GLOBAL - Satellite broadcaster BSkyB's plans to buyback up to 5% of its shares were passed at a shareholder meeting today, however the company announced it would not be extending the buyback scheme past the current financial year. A number of investors, including Hermes Pensions Management and the Association of British Insurers, voted against the proposal today as part of a dispute with Rupert Murdoch's (pictured) News Corp over its plans to extend "poison pill" anti-takeover provisions.
Commenting on the result, Peter Montagnon, ABI director of investment affairs, said: Investors have sent a very clear signal with this vote and it is rightthat the company has decided not to renew the buy-back authority next year. This is a sign of governance working at BSkyB.
The broadcaster held the vote on a waiver of Rule 9 of the takeover code, which exists to prevent any large stakeholder from obtaining a controlling position without paying a premium to other shareholders, because the buyback raises News Corp’s stake in the company from 37.2% to more than 39% and would normally force News Corp to make a full takeover bid.
While the resolutions were both passed, there was strong opposition to the waiver, with some 346,000,000 shareholders voting against and 409,000,000 in favour.
Prior to the vote, a spokesperson for BSkyB said News Corp’s voting rights would be capped at the current level of 37.2% if the resolutions were passed.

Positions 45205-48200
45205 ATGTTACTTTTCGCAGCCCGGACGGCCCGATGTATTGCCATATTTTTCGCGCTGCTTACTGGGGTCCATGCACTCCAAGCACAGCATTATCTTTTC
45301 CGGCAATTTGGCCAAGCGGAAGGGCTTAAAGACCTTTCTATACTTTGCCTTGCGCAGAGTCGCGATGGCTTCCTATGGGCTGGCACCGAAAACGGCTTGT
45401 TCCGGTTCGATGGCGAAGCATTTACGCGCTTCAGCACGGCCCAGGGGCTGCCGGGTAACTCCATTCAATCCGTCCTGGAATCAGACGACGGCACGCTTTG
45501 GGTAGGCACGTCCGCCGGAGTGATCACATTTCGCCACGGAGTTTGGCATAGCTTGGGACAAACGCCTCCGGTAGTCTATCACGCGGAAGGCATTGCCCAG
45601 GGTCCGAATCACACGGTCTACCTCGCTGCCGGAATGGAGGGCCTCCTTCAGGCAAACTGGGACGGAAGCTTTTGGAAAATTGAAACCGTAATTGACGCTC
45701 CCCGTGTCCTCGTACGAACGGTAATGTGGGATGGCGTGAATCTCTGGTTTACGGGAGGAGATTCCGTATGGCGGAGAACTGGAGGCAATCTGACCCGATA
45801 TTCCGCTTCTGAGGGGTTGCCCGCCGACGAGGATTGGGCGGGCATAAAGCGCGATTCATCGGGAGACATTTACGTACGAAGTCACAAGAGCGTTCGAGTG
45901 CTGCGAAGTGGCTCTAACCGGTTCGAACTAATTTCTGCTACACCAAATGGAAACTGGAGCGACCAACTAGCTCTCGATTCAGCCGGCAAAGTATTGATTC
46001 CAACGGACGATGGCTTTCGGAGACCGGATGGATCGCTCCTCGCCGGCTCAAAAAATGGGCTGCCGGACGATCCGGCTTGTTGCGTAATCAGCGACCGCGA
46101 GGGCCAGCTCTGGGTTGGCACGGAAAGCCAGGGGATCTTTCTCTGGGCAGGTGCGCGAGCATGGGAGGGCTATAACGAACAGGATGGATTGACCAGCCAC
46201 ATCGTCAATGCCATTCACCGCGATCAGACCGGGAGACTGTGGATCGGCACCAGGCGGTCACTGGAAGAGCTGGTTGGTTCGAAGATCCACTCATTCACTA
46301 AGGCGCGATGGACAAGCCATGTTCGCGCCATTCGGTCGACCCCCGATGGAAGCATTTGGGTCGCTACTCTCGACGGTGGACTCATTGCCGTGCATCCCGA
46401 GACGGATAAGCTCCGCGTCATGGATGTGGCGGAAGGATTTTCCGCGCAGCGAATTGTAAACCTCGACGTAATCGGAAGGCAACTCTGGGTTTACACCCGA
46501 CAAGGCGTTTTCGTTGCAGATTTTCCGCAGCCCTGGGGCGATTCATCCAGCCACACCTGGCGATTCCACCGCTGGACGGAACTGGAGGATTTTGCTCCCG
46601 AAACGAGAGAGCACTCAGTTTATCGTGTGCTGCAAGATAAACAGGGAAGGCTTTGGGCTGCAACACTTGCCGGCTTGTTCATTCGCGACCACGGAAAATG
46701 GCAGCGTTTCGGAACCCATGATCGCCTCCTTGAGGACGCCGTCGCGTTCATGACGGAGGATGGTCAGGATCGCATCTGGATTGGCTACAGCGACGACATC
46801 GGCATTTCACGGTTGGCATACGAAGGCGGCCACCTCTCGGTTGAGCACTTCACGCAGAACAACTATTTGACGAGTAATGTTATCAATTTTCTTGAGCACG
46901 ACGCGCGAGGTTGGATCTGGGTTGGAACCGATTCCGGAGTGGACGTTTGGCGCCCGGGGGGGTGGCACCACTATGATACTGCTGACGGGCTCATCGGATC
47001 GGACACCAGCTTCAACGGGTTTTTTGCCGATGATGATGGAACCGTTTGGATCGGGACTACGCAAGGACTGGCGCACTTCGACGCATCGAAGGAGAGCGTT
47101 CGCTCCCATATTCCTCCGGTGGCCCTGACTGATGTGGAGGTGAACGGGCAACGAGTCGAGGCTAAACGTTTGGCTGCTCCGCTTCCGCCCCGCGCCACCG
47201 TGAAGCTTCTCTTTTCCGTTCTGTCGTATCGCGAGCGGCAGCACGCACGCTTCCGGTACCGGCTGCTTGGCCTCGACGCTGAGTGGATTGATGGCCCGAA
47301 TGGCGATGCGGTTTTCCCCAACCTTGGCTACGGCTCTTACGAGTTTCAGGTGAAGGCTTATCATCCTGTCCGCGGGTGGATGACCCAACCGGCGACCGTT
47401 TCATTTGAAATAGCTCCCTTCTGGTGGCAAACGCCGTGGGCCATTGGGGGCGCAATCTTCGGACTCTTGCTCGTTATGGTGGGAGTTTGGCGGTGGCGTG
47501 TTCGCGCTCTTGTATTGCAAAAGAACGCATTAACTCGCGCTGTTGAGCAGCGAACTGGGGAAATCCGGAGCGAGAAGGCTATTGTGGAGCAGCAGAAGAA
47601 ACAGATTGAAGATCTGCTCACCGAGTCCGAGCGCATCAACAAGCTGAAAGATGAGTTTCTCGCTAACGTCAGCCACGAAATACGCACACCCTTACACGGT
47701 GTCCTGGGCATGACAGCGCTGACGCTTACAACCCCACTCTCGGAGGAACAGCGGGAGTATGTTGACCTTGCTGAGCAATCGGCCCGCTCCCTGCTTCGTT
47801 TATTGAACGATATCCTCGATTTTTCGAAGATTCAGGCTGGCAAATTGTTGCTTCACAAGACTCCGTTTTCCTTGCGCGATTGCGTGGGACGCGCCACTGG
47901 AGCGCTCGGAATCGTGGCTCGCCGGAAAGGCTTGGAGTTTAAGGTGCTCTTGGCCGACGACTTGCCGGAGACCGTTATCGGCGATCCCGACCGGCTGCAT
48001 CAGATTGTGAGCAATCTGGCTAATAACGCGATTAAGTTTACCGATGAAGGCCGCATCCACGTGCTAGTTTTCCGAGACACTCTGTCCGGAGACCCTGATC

Speaking at the annual meeting, deputy chairman, Jacob Rothschild, told shareholders: “A share buy back is an accretive way of returning capital and one that affords the company significantly more flexibility than other ways of returning cash to shareholders.
“However, the board is not immutably wedded to buy backs. I and some of the other independent directors have met with many institutions in the run up to this year's general meeting. We have reflected on their concerns and whilst we do continue to believe that it is appropriate to seek the authority this year, we will not be proposing to renew the buy back authority next year.”
Eleven pension funds across the globe have launched legal action against News Corp over its alleged failure to uphold a promise to seek shareholder approval for any extension of its “poison pill” beyond 12 months. The agreement was part of a series of corporate governance improvements agreed to by the firm in order to win investor support for its transfer of domicile from Australia to the US.
Murdoch has since announced a “poison pill”, due to expire on 8 November, will be extended for two years.
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